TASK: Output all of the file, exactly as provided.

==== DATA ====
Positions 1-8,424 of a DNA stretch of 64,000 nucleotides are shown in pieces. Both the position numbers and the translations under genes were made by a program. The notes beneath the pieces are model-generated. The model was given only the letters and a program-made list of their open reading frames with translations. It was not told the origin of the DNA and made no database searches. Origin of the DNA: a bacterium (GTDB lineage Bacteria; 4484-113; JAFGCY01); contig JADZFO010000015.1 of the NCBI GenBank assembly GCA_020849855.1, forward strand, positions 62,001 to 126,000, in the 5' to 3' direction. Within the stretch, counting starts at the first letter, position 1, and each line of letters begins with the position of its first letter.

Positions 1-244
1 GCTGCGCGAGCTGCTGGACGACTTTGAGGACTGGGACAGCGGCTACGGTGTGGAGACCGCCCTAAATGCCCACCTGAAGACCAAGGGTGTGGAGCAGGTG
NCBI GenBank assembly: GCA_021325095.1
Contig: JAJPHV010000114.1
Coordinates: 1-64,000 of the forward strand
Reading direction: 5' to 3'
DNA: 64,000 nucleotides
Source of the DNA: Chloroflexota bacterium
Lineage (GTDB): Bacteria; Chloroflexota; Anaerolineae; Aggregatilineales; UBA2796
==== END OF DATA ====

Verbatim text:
Positions 1-8,424 of a DNA stretch of 64,000 nucleotides are shown in pieces. Both the position numbers and the translations under genes were made by a program. The notes beneath the pieces are model-generated. The model was given only the letters and a program-made list of their open reading frames with translations. It was not told the origin of the DNA and made no database searches. Origin of the DNA: a bacterium (GTDB lineage Bacteria; 4484-113; JAFGCY01); contig JADZFO010000015.1 of the NCBI GenBank assembly GCA_020849855.1, forward strand, positions 62,001 to 126,000, in the 5' to 3' direction. Within the stretch, counting starts at the first letter, position 1, and each line of letters begins with the position of its first letter.

Positions 1-244
1 GCTGCGCGAGCTGCTGGACGACTTTGAGGACTGGGACAGCGGCTACGGTGTGGAGACCGCCCTAAATGCCCACCTGAAGACCAAGGGTGTGGAGCAGGTG
NCBI GenBank assembly: GCA_021325095.1
Contig: JAJPHV010000114.1
Coordinates: 1-64,000 of the forward strand
Reading direction: 5' to 3'
DNA: 64,000 nucleotides
Source of the DNA: Chloroflexota bacterium
Lineage (GTDB): Bacteria; Chloroflexota; Anaerolineae; Aggregatilineales; UBA2796